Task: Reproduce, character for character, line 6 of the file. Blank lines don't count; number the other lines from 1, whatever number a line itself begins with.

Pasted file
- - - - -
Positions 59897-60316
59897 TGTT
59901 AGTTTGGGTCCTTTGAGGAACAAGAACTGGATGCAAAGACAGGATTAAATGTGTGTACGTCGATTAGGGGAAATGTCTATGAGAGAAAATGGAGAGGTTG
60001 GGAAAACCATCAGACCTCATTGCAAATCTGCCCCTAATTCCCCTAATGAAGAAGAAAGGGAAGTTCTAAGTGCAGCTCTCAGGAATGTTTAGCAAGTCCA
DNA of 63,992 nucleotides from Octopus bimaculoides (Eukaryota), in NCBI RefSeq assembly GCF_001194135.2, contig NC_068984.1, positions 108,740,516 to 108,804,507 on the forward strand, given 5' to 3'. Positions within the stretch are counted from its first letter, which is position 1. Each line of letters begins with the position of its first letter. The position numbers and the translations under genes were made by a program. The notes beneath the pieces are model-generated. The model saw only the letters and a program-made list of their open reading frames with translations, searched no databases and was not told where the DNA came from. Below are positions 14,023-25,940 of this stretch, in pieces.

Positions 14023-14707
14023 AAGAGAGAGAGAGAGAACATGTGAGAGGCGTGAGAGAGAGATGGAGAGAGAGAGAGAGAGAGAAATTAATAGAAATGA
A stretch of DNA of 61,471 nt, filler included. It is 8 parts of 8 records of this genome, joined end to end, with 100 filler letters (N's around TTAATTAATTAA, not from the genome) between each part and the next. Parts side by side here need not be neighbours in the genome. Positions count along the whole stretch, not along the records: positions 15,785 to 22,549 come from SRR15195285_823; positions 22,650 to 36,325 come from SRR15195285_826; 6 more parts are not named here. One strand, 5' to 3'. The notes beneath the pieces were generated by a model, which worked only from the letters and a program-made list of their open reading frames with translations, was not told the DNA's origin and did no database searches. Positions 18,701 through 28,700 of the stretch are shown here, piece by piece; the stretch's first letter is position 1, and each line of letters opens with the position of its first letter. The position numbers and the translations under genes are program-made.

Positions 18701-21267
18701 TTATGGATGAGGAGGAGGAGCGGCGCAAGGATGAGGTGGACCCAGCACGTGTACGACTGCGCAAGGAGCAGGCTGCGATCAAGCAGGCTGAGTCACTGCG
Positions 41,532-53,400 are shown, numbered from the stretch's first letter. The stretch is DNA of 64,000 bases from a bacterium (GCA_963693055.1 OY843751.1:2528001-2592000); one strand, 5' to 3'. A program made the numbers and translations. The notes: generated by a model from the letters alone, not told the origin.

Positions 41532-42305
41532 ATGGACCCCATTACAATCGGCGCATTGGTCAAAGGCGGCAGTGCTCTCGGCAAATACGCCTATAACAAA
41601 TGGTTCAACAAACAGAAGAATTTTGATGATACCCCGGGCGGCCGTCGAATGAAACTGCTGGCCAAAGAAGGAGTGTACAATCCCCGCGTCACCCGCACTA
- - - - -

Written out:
Positions 14023-14707